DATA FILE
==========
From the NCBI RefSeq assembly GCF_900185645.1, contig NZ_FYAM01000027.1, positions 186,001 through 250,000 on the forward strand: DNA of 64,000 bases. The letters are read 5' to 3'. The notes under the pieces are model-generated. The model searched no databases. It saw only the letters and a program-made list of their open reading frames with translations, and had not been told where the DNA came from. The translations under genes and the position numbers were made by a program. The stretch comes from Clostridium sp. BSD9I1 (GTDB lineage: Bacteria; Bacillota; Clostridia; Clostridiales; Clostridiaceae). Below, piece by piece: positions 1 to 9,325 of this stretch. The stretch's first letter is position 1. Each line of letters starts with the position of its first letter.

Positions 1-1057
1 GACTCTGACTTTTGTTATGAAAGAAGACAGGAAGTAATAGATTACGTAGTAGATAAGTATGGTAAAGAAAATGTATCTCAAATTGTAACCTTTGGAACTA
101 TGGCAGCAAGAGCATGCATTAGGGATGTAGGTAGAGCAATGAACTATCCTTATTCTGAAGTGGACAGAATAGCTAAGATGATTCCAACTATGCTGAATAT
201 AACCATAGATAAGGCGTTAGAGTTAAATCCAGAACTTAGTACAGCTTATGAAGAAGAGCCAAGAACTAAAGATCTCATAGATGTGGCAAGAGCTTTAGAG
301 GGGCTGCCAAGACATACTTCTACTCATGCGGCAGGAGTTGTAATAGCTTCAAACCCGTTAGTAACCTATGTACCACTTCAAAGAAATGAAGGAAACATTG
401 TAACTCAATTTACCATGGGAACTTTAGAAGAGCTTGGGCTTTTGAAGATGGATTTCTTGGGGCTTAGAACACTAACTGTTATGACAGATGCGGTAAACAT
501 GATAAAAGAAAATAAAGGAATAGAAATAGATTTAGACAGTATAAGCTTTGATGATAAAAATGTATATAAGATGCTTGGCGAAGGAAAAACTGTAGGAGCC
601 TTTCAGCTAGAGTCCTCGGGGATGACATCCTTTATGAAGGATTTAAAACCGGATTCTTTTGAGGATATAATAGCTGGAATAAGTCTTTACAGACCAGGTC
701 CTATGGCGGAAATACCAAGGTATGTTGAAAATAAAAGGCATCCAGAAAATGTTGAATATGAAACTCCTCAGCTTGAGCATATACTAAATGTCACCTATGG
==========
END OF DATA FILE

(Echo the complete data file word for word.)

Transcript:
From the NCBI RefSeq assembly GCF_900185645.1, contig NZ_FYAM01000027.1, positions 186,001 through 250,000 on the forward strand: DNA of 64,000 bases. The letters are read 5' to 3'. The notes under the pieces are model-generated. The model searched no databases. It saw only the letters and a program-made list of their open reading frames with translations, and had not been told where the DNA came from. The translations under genes and the position numbers were made by a program. The stretch comes from Clostridium sp. BSD9I1 (GTDB lineage: Bacteria; Bacillota; Clostridia; Clostridiales; Clostridiaceae). Below, piece by piece: positions 1 to 9,325 of this stretch. The stretch's first letter is position 1. Each line of letters starts with the position of its first letter.

Positions 1-1057
1 GACTCTGACTTTTGTTATGAAAGAAGACAGGAAGTAATAGATTACGTAGTAGATAAGTATGGTAAAGAAAATGTATCTCAAATTGTAACCTTTGGAACTA
101 TGGCAGCAAGAGCATGCATTAGGGATGTAGGTAGAGCAATGAACTATCCTTATTCTGAAGTGGACAGAATAGCTAAGATGATTCCAACTATGCTGAATAT
201 AACCATAGATAAGGCGTTAGAGTTAAATCCAGAACTTAGTACAGCTTATGAAGAAGAGCCAAGAACTAAAGATCTCATAGATGTGGCAAGAGCTTTAGAG
301 GGGCTGCCAAGACATACTTCTACTCATGCGGCAGGAGTTGTAATAGCTTCAAACCCGTTAGTAACCTATGTACCACTTCAAAGAAATGAAGGAAACATTG
401 TAACTCAATTTACCATGGGAACTTTAGAAGAGCTTGGGCTTTTGAAGATGGATTTCTTGGGGCTTAGAACACTAACTGTTATGACAGATGCGGTAAACAT
501 GATAAAAGAAAATAAAGGAATAGAAATAGATTTAGACAGTATAAGCTTTGATGATAAAAATGTATATAAGATGCTTGGCGAAGGAAAAACTGTAGGAGCC
601 TTTCAGCTAGAGTCCTCGGGGATGACATCCTTTATGAAGGATTTAAAACCGGATTCTTTTGAGGATATAATAGCTGGAATAAGTCTTTACAGACCAGGTC
701 CTATGGCGGAAATACCAAGGTATGTTGAAAATAAAAGGCATCCAGAAAATGTTGAATATGAAACTCCTCAGCTTGAGCATATACTAAATGTCACCTATGG